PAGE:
An article by journalist Loren Berlin, published in the November 10 issue of Shelterforce Weekly, addressed the dearth of funding nationwide for foreclosure prevention counseling. She notes, “Across the United States, hundreds of housing counseling agencies are struggling to regroup as elected officials declare the foreclosure crisis resolved and public funds to support mortgage default counseling services evaporate. The NFMC received $180 million in Congressional appropriations in 2007; it got roughly $50 million this year. Similarly, the U.S. Department of Housing and Urban Development’s budget for housing counseling services, which funds a variety of counseling services, including foreclosure prevention,  was just $47 million this year, down from $87.5 million in 2010. Additionally, many states have reduced or ended their support for default counseling, and the majority of funds from the 2012 national mortgage settlement have been depleted. This loss of government support is compounded by a similar decrease in funds from national foundations and large financial institutions.”

In Massachusetts, MACDC is working with CHAPA to identify and advocate for resources to fill this growing void. At the same time, we need to continue to support the work of the nonprofit counseling agencies involved in homebuyer education and financial literacy, so we don’t see a repeat cycle of foreclosures in the future.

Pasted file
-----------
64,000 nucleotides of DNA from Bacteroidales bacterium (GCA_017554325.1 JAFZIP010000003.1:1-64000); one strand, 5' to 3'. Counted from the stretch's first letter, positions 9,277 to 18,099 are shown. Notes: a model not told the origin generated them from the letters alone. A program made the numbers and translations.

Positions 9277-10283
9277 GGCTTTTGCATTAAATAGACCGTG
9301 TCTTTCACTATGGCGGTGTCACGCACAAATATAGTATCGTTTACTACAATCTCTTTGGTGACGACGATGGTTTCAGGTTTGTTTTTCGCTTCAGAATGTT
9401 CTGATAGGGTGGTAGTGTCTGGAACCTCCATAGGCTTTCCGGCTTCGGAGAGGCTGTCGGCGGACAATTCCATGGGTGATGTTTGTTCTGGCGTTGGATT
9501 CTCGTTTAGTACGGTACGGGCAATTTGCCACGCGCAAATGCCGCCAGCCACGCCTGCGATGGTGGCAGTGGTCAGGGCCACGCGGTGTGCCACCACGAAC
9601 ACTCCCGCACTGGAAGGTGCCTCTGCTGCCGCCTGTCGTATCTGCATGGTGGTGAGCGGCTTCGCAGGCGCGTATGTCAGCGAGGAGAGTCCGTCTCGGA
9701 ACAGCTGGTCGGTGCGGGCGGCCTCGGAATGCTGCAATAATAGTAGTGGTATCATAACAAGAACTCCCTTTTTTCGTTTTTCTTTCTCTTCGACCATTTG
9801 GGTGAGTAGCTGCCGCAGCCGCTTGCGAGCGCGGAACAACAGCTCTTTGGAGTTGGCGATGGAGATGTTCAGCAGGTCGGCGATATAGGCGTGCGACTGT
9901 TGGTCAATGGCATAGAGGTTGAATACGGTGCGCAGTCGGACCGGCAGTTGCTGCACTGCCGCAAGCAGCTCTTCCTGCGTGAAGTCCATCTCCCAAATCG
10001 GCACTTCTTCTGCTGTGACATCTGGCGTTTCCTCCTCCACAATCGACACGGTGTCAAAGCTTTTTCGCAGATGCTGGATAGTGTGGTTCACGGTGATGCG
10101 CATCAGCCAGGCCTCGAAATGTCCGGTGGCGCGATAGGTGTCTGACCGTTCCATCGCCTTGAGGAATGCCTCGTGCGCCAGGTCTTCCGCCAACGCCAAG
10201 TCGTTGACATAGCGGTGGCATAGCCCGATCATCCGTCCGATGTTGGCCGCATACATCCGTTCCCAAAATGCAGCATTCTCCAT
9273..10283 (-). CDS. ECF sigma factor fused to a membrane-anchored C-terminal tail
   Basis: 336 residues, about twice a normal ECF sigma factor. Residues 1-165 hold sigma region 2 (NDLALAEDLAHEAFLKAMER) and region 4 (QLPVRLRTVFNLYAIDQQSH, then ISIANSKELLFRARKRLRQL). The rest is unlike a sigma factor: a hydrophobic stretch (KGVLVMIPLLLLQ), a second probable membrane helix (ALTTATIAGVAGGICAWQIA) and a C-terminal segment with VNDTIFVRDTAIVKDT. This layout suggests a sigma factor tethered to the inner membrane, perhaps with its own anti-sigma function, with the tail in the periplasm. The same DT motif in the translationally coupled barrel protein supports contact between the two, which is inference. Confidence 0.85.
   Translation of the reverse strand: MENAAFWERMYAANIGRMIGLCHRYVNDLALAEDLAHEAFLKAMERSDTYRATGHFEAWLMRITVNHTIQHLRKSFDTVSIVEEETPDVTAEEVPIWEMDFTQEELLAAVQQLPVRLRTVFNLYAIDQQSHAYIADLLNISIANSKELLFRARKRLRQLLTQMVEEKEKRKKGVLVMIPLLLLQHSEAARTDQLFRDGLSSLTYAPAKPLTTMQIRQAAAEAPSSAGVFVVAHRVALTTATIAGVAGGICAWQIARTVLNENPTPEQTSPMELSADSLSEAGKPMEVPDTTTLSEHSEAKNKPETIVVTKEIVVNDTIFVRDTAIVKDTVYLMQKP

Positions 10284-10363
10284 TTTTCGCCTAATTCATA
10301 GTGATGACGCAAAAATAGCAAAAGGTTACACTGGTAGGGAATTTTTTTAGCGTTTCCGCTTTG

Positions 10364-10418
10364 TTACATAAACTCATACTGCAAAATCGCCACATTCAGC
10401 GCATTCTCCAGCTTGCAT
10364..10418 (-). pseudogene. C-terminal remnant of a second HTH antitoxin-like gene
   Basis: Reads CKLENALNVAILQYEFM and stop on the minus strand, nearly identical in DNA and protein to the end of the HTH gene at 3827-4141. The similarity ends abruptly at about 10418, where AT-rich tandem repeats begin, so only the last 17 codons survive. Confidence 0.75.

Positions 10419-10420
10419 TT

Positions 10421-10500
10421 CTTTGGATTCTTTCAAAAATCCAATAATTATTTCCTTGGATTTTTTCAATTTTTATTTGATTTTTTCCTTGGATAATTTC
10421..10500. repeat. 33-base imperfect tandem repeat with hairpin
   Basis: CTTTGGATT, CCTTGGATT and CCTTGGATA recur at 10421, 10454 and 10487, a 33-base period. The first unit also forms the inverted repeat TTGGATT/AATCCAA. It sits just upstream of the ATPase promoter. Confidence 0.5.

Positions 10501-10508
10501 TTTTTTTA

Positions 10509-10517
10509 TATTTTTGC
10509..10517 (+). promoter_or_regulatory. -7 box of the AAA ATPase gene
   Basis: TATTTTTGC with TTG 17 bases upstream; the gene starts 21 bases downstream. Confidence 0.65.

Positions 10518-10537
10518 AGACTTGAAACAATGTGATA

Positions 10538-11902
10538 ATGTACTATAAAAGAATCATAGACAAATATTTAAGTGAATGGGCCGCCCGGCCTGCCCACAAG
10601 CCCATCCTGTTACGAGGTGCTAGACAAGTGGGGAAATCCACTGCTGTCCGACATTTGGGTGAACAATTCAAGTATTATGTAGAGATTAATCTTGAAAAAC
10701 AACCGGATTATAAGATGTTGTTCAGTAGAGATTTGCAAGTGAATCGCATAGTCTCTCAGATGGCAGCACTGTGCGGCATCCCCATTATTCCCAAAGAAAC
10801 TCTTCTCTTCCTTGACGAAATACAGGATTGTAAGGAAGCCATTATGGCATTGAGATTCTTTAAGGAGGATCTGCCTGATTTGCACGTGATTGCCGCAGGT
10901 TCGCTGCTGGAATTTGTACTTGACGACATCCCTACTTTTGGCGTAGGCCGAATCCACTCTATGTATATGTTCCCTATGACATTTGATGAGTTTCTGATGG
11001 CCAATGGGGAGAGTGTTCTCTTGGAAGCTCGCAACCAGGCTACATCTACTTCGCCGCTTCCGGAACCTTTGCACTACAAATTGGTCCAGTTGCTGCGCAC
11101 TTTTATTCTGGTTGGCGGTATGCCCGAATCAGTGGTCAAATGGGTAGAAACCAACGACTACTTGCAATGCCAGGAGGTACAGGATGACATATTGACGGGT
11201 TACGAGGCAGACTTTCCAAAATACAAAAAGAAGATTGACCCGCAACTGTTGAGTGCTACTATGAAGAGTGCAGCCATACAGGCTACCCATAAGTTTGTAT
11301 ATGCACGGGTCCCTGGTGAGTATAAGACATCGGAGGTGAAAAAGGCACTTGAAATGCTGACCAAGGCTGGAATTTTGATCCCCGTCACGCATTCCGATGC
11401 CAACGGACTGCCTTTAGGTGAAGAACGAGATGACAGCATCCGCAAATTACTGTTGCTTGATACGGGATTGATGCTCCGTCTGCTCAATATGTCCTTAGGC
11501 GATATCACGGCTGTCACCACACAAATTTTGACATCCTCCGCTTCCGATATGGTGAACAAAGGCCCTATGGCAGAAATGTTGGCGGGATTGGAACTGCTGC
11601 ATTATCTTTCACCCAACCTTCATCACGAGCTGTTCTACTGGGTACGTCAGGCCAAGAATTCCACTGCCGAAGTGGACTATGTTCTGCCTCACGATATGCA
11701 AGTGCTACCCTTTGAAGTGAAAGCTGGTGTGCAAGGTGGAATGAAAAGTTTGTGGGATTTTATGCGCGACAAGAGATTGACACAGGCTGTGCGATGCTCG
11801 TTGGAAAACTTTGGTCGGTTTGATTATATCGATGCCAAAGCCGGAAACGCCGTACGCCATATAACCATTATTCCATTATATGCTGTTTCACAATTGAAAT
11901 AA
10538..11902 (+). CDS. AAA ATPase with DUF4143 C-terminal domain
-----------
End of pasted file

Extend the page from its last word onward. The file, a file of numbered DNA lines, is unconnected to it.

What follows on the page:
Research has demonstrated the link between pre-purchase homebuyer education and more sustainable homeownership.  An analysis commissioned by the Federal Reserve Bank of Philadelphia in 2014 affirmed the benefits of pre-purchase counseling: in addition to improving homebuyers’ financial creditworthiness as they prepared to qualify for a home mortgage, individuals who received one-on-one counseling achieved better outcomes after purchase in terms of credit score, total debt, and payment delinquency than those who did not receive such counseling.

A working paper commissioned by national mortgage lender Freddie Mac in 2013 concluded that pre-purchase homeownership counseling reduced 90-day delinquency rates by 29% for first-time homebuyers taking out fixed-rate loans in owner-occupied one-unit properties under Freddie Mac’s affordable lending programs.

MACDC believes the path forward is clear.  The Massachusetts state legislature can take a major step forward by providing funding for foreclosure prevention counseling and for first-time homebuyer education to replace what has been lost; one way would be authorize the MA Division of Banks to retain a higher amount of revenue from licensing fees so the Division can increase its awards.  With this one step, we can help homeowners stay in their homes, protect neighborhoods from the negative impacts of foreclosure, and help today’s homebuyers to become tomorrow’s successful homeowners.